The Internet was designed to allow the open access of information, but this open access does not fit with the agenda of many governments. However, the nature of censorship varies greatly from country to country. Here are five countries that censor the Internet to some extent and what makes their particular censorship unique.
Australia does not explicitly censor the Internet, but the government does actively monitor websites and requires users to verify their age to access certain sites. Of concern to those who advocate for an open Internet, leaders in Australia have been discussing implementing filters for years, and some believe that they will ultimately succeed.
Despite its rapid economic growth, the leaders of China feel that the country is vulnerable to internal disruptions. As a result, the so-called Great Firewall of China blocks material that might be construed as potentially dangerous. Discussions related to the independence of Tibet or Taiwan are often blocked, and content that discusses Tiananmen Square or other examples of police brutality is often restricted.
Iran is considered by many to have one of the most extensive Internet filtering systems around, and those who live in Iran often find themselves unable to access social media and content that speaks out against the government. However, two-thirds of the Iranian populace is younger than 30, and young Iranians often have little trouble getting around these filters by using proxies and other tools.
North Korea :
Home to perhaps the most oppressive government in the world, North Korea is the most restrictive country with regard to the Internet. An estimated 4% of the population can access the Internet at all, and those who do have access are only allowed to visit a small subsection of what the Internet has to offer. Unlike China and Iran, North Koreans have few resources for getting around these filters, and the penalties for circumventing a filter are harsh.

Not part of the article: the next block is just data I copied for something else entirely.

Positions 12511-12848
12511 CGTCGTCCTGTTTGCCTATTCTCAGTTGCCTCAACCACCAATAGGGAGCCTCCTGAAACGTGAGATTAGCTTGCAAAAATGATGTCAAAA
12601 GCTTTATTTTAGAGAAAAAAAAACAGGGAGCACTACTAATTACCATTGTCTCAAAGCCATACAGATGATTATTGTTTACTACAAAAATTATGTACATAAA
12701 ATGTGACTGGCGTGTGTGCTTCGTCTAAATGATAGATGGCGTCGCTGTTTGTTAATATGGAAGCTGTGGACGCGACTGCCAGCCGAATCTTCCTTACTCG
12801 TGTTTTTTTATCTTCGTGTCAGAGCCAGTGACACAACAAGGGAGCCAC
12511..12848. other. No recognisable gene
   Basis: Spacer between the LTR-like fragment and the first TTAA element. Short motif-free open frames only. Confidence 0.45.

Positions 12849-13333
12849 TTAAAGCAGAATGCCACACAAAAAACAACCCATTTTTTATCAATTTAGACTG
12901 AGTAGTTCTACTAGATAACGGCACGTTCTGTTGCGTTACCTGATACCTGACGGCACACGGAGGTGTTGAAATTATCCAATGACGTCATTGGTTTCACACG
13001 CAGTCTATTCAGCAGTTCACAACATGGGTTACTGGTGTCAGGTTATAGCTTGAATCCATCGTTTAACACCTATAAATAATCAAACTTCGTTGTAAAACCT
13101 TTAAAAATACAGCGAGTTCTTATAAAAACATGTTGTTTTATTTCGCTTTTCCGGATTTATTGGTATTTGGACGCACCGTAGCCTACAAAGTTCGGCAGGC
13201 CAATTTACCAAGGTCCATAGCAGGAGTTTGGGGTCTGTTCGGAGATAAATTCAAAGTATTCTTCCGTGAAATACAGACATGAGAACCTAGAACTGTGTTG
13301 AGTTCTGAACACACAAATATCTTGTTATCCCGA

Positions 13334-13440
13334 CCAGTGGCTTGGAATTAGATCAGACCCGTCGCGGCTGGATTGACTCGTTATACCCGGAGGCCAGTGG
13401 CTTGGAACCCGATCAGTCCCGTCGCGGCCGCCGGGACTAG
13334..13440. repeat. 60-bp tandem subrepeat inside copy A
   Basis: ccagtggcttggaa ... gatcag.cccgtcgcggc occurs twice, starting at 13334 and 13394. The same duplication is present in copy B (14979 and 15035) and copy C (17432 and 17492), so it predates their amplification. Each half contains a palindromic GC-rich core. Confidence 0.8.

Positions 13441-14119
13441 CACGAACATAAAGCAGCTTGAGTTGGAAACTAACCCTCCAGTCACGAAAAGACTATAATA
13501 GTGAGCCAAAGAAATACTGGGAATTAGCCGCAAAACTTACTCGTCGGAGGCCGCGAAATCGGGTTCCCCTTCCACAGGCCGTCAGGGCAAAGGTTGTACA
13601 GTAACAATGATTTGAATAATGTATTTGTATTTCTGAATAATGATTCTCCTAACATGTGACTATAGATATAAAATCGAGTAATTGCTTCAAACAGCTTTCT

Internet filtering in Pakistan is perhaps more intermittent and unpredictable than Internet filtering anywhere else. While Pakistanis generally experience minimal restrictions, authorities sometimes block YouTube and other major Internet sites for lengthy periods of time. This unpredictable blocking makes it difficult for some who work in Pakistan’s booming tech industry to know what they will be able to access and when.
While many in the developed world view the Internet as a means of providing education and entertainment, some governments view the Internet as a threat. As technology for blocking Internet access improves, methods of working around these filters are developed as well, and it should not be assumed that someone who lives in a country with restricted access is unable to view particular web pages.
Jason Kane is a mobile application developer and avid tech blogger. Jason writes for FluxLight, an online fiber-optics provider of optical transceivers and more.